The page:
A Personal Journey
In 2010 I was bedridden with a full-time carer, had zero ability to walk without help, I was unable to talk or take care of myself on any level. The days seemed endless and passed by without me even being aware. What happened? How did I go from being a vibrant mum and wife to no longer having any control over my body, my mind, my life? Would I ever have any control over my life again?
Truthfully even today (2018) I have minimal memories of the two and a half years of my life when I was bedridden and incapable of caring for myself. The point that I do remember vividly is lying in bed and understanding if I was going to be well and return to a fulfilled life I needed to find a way, I needed to take action, the responsibility was mine.
If I knew then what I know now I may not have left the bed. Hindsight is wonderful, it allows me to fully comprehend just how unwell I had become. At the time I had no idea how much of my cognitive function in my brain I had lost. The cognitive function in the brain allows us to do the simplest of tasks to the most complex of tasks. Just getting out of bed was a challenge, my coordination was minimal and I also had minimal ability to balance.
I became adept at using walls and furniture to lean on, and praying all the way to my computer I wouldn't fall over as I wasn't sure how long it'd take me to get back up again. Those were tough days as I couldn't talk either. My memory for language, for the words I love, was all locked away inside my brain.
The day I made it up and down the hallway four times is set in my memory. I celebrated quietly within myself knowing that if I could make it out to my computer and back with rests in between four times, then there was hope I could become well and regain my cognitive function and my life.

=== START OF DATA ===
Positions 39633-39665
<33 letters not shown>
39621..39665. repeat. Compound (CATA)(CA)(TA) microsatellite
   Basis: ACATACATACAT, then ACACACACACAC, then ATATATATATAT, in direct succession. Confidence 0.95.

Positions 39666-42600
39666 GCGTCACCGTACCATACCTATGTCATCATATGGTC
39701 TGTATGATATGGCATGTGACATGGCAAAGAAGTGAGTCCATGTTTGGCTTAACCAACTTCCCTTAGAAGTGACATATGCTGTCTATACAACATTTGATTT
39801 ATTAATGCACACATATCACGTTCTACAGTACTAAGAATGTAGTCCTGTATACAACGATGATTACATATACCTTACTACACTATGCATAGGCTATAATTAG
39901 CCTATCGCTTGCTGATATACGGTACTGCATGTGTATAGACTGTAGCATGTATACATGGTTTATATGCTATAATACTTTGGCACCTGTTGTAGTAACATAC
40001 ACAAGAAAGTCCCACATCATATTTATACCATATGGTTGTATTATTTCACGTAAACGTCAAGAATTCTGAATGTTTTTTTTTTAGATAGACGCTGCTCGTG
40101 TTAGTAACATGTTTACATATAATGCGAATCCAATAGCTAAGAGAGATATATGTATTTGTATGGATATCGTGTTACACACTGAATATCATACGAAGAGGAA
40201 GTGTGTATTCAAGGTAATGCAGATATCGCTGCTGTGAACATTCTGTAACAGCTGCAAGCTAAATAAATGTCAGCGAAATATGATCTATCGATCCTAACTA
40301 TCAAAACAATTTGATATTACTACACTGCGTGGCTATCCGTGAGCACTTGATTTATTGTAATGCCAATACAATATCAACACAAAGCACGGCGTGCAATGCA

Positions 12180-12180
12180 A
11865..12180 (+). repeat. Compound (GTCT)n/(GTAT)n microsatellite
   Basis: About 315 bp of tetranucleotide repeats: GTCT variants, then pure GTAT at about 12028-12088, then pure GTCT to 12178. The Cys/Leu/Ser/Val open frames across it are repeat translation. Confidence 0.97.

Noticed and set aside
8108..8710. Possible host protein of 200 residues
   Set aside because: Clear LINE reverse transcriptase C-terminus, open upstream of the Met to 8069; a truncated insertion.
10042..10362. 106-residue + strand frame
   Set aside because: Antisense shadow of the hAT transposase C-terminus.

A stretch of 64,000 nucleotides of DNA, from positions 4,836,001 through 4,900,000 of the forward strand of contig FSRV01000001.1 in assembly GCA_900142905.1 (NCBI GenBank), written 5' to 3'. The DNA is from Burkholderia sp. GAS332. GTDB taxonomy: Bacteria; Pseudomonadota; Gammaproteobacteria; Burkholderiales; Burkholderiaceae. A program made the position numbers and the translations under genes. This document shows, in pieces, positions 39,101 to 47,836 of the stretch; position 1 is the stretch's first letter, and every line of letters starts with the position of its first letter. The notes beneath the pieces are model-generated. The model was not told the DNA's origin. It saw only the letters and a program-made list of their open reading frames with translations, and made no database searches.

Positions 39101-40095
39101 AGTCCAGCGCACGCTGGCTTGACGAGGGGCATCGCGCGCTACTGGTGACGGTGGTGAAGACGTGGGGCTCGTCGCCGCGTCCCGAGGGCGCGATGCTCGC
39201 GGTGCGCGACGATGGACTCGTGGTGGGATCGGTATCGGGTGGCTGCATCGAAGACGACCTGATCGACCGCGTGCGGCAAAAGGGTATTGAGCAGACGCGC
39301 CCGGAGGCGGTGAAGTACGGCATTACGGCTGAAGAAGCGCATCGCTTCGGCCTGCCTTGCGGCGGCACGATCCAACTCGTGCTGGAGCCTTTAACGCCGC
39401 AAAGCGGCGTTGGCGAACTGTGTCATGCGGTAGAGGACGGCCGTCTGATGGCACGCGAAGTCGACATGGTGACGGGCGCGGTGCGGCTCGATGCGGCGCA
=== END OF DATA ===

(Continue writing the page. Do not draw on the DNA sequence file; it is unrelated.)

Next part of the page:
Honestly, there is nothing about the last 8 years that has been easy, but it's been totally worth every tear, the pain, the frustrations, agony and loneliness plus losing everything to rebuild my brain, my body and my mind. It's a hard pill to swallow that whilst I was alive in my body, my brain, body and mind had shut down and I had zero control over that happening. Now, understanding the epigentics, neurology, biology and more I can see the Complex Ptsd thread right throughout my life.
Today, I actively work my recovery every single day. I can study and see clients, I can teach my course and I will achieve my life's dreams to live and work in America, well, between Australia and America. That's a story for another day.
And here's what I know. The Silence Has to Cease. The silence in families where we don't talk about what's happening for us emotionally, mentally, physically, spiritually and sexually has to stop. Being raised in a multigenerational family where silence was the key to being accepted, to belonging, broke my brain.
Being sexually, spiritually and emotionally abused from an age younger than I care to remember created so many events in my life that were recreation after recreation of my childhood trauma. My life included generations of women who had unresolved trauma, and it killed my mother. I'm glad I began looking for answers decades ago or I'd also be a casuality of Complex Ptsd.
We are the generation that has to break generations of silence handed down through the family systems ensuring our children have healthy lives, and the generation after and so on. If we don't take action now we will have a continuing mental health crisis worldwide - for generations.
For now, I'm loving building my business online, I enjoy loving personal relationships with my children and close friends and lots of snuggles from my rescue Manx Panda. Reading the latest information on Complex Trauma be it neurological, biological, psychological or emotional and passing this information on to you is top of my list all the time.